To listen to the England management, you might begin to believe that the Red Rose legion are walking into the Colosseum today armed with nothing more than a fig leaf rather than playing little Italy at Stadio Flaminio. From Sir Clive Woodward down, the fashionable thinking is not only that the Six Nations is better than anything the southern hemisphere has to offer but that the Italians will provide the most fearsome challenge imaginable.
"There's no doubt whatsoever that this will be a ferocious game,'' Woodward said. "And physically the toughest in the championship. Playing Italy at Twickenham is one thing, in Rome it is completely different. If we don't get this right we could lose. The first match is always the most difficult. When I spoke to John Kirwan he was confident of giving England a big, big game.''
It is better to make noises that are regarded as politically correct than to march into Rome as a force of occupation, but let's keep things in perspective. England are 4-6 to win the Grand Slam, Italy are 2,000-1.
Kirwan, who as an All Black wing opened the 1987 World Cup by skittling Italians as if they were the target in a ten-pin bowling alley, has raised Italy's profile and ambition since succeeding his fellow New Zealander Brad Johnstone as coach in 2002. Johnstone got off to a sensational start when Italy defeated Scotland on their Six Nations debut in 2000. Last season it was Wales's turn to sleep with the fishes, but two victories in four years is the sum of Italy's achievement.
"I think we'll give England one hell of a game,'' Kirwan said, but he fell short of expecting anything more than that. "We know that if England play well against us we'll be up against it. We need to improve 30 per cent in every area if we are to close the gap on England and France, but the other teams are in our sights. Italy are growing and I detect a change of attitude in the players that reflects our level of competitiveness.'' Italy, notwithstanding the fact they were given a dreadful itinerary, were the only Six Nations country not to make the quarter-finals of the World Cup.
Continuity and consistency have been Woodward bywords. "This is no championship in which to experiment,'' he reiterated last week. "I choose on merit and form. It's what people expect and the tournament deserves.'' That said, he has made eight changes, three positional, from the side who started the World Cup final against Australia, and two of the biggest influences, Martin Johnson and Jonny Wilkinson, will be watching the match on television.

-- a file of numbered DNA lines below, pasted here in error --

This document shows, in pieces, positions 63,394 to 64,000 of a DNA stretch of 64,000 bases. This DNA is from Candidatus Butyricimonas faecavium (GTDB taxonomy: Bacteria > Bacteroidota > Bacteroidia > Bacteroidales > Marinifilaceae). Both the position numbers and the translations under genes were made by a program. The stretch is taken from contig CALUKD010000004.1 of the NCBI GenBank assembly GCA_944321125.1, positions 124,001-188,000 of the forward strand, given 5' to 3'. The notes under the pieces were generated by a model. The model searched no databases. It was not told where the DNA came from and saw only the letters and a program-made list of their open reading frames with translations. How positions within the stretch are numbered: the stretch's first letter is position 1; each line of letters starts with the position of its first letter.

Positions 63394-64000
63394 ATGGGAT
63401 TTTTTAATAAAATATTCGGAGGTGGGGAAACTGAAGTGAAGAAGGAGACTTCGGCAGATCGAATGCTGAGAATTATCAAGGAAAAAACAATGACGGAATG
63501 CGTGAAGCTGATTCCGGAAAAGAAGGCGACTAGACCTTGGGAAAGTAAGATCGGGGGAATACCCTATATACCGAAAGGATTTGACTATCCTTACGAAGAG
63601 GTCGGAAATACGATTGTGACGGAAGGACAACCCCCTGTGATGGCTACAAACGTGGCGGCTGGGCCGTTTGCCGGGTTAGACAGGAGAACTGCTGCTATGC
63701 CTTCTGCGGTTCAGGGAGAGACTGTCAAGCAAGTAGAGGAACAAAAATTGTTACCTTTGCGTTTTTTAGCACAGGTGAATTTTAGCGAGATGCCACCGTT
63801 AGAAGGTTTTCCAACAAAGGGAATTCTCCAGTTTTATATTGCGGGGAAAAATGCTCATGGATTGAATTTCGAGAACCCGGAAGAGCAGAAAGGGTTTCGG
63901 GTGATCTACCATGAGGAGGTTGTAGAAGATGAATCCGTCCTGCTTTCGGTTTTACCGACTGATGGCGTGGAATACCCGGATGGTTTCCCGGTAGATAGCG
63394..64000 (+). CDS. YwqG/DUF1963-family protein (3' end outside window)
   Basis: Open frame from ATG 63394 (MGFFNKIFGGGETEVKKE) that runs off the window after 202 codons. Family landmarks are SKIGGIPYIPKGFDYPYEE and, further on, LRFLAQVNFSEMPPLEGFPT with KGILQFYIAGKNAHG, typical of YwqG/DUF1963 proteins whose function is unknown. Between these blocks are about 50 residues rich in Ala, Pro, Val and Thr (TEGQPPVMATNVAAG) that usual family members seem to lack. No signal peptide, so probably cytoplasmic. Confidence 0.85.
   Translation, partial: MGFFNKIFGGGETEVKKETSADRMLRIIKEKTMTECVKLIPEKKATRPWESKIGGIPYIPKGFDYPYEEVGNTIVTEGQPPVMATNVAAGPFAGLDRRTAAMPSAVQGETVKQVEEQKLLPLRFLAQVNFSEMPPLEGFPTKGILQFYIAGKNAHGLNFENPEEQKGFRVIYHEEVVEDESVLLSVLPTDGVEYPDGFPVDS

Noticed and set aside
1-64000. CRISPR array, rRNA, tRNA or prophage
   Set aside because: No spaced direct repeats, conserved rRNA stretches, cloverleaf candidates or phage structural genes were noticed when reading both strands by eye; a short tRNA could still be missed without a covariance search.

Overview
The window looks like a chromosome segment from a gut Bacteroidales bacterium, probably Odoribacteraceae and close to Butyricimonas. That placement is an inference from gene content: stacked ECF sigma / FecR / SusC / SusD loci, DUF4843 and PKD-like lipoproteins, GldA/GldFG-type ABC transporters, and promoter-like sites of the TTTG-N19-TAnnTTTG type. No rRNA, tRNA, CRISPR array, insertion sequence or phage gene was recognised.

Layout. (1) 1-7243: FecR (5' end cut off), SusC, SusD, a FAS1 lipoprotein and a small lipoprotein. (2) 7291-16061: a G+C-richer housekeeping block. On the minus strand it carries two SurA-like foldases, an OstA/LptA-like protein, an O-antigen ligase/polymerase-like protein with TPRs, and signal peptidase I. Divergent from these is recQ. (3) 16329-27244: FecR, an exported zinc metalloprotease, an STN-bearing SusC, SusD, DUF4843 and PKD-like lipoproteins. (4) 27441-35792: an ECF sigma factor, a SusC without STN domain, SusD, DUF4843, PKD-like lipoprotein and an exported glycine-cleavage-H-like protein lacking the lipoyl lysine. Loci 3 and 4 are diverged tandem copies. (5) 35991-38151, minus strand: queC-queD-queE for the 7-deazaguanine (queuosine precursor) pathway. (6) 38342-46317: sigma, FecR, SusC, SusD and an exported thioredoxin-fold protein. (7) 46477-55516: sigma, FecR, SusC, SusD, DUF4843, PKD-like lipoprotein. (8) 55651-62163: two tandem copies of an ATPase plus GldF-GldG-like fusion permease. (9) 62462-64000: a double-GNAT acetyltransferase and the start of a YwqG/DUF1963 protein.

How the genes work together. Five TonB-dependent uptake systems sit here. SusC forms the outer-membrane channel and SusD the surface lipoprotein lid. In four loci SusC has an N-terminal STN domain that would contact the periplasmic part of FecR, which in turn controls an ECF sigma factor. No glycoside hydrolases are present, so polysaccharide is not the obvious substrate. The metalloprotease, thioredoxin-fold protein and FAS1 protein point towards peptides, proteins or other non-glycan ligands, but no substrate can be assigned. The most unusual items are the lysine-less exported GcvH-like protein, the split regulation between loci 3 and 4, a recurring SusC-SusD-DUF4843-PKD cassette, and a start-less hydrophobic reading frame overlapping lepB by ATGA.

In the absence of the retired Johnno, Lawrence Dallaglio regains the captaincy, and with Jonny recovering from an operation, Paul Grayson forms a new half-back partnership with Andy Gomarsall. It is the back line that has undergone the most drastic surgery, and for once Woodward was not spoilt for choice.
Mike Tindall, Mike Catt, Stuart Abbott and James Simpson-Daniel are all injured, prompting the switch of Jason Robinson to outside-centre from full-back. Had Simpson-Daniel been fit he would have played on the wing, with Josh Lewsey at full-back.
Last March, when England played Italy at Twickenham, Wilkinson was handed the captaincy and Lewsey scored two tries from full-back. England, 33-0 up after 22 minutes, won 40-5 and had to make 171 tackles to Italy's 109. It was the Azzurri's finest hour, but they could not turn possession into points.
Their greatest scorer, Diego Dominguez, has retired from Test rugby and Italy have to find some play-makers to complement a decent pack. Kicking possession away will not be the smart option this afternoon, not against try-scorers such as Robinson, Lewsey, Iain Balshaw, Ben Cohen and Will Greenwood.
''Here's to you Mr Robinson,'' Red Rose supporters were singing in Australia, "England loves you more than you will know.'' Billy Whizz is the most dangerous runner in the game. Without him and Wilkinson, it is unlikely England would have had a sniff of the World Cup.
"I'm looking forward to seeing Robinson at centre,'' Woodward said. "I wouldn't like to mark him. He's one player who can take it all in his stride.'' Robinson outside Greenwood could be the beginning of a beautiful relationship, although neither would like reminding that the Italian midfield wrecked the New Zealand centre Tana Umaga in their opening pool game in the World Cup.
"Since Jason made the move from rugby league to union he's developed all aspects of his game,'' observed Phil Larder, England's defence specialist. "He's played for Sale at centre, and with his speed of foot and speed of thought I'll be surprised if anybody goes outside him.'' Nobody will be surprised if Robinson goes outside, inside or loops the loop.
Larder's association with Leicester has not prevented a culling of the Tigers contingent, with Ben Kay the sole survivor and Neil Back the most celebrated casualty. "Backie was a bit shocked,'' Woodward said of the No 7, who has 66 caps, "but that's the business we're in. It's a brutal thing but I have to pick the best side. I think he'll play for England again.''
It didn't sound so reassuring from Larder, who gave the impression he was parting with an old sheepdog when he said: "Backie's done an outstanding job and has had a great career.'' Past tense for Backie.
If the flanker was gutted that is as nothing to Steve Borthwick, who was over the moon at winning a place on the bench until he discovered he had been cited for kneeing Dallagio in the head in the Bath-Wasps match last week. Under the rules of the Premiership Borthwick could have carried on playing for his club, but in the Six Nations a player is prevented from turning out while disciplinary proceedings are pending. If Borthwick had been sent off he would have had his case heard within days. As it is, he misses a weekend in the Eternal City for a hearing in Coventry on Tuesday. Guilty or not, that is punishment enough.Reuse content